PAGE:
Although imaging techniques have brought about a dramatic improvement in the understanding of neurodegenerative diseases, there remain a number of significant challenges in the field. These include the execution of multi-centre clinical trials of an unprecedented scale, data transfer across imaging centres and the use of imaging for diagnostics and for measuring clinical outcomes.

To address these questions, on January 8, 2016, JPND launched a call for community-led working groups on harmonisation and alignment in brain imaging methods. The proposals recommended for funding are for top scientists to come together and propose, through ‘best practice’ guidelines and/or methodological frameworks, how to overcome key barriers to the use of imaging in neurodegenerative disease research.

The call attracted proposals with partners from across Europe and beyond, including Asia, Australia, North America and South America. A notable number of groups based in the United States were involved in responses to the call. Funding decisions were based upon scientific evaluation and recommendations to sponsor countries by a JPND peer review panel.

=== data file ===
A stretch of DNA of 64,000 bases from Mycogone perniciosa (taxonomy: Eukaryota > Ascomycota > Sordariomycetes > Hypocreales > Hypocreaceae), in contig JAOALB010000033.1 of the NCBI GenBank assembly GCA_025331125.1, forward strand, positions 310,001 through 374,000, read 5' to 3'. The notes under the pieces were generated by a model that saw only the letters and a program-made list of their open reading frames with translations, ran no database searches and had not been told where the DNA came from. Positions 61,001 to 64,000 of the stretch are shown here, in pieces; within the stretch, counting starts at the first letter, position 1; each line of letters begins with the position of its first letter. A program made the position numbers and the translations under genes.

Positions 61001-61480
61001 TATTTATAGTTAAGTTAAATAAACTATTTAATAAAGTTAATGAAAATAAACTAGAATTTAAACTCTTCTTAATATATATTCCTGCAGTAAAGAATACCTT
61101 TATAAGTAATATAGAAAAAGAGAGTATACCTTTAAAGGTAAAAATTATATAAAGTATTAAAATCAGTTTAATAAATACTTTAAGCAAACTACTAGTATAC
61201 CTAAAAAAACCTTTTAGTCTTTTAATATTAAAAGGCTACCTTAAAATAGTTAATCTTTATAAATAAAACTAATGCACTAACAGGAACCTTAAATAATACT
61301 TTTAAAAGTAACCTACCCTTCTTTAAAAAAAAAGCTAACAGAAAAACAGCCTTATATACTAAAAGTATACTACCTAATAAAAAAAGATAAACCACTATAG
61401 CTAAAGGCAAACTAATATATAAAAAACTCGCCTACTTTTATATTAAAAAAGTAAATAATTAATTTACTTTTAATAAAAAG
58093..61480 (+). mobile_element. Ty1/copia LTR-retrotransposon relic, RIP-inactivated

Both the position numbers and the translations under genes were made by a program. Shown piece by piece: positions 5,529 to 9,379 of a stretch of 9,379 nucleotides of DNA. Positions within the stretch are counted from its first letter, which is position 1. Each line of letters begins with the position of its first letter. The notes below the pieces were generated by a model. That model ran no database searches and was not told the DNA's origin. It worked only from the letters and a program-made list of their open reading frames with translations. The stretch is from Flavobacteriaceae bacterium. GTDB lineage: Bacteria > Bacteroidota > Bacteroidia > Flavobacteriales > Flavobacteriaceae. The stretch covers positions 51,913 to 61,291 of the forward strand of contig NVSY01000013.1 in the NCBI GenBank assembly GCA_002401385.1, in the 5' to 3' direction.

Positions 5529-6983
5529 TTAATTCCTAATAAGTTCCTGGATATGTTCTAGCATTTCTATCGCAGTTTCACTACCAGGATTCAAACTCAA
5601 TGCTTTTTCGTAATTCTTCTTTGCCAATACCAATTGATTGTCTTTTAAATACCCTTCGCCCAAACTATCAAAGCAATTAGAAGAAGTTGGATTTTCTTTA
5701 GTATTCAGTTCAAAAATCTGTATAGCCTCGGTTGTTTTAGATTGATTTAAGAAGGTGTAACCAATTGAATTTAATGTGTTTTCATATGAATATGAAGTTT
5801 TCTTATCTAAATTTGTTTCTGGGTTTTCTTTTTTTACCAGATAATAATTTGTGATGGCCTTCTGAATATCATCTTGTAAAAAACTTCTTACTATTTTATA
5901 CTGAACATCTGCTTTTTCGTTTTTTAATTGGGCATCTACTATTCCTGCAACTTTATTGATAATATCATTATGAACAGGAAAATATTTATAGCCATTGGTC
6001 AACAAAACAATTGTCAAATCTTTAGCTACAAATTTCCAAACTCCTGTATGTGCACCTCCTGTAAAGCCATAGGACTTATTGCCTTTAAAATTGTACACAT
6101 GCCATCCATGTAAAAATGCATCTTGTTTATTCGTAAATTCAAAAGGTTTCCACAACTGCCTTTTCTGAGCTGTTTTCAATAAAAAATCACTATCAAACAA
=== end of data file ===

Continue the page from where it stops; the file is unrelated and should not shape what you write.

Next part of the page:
“This call perfectly embodies JPND’s mission and objectives,” said Professor Philippe Amouyel, Chair of the JPND Management Board. “The purpose of JPND is to strengthen coordination and collaboration in neurodegenerative disease research across different countries. We want to ensure that research efforts are not duplicated, to build consensus and to accelerate a path toward a cure that works. This call convenes groups of leading experts to hammer out the hard questions, including the challenges of interoperability and shared and open data, to allow researchers to more rapidly and more fully exploit imaging techniques going forward.”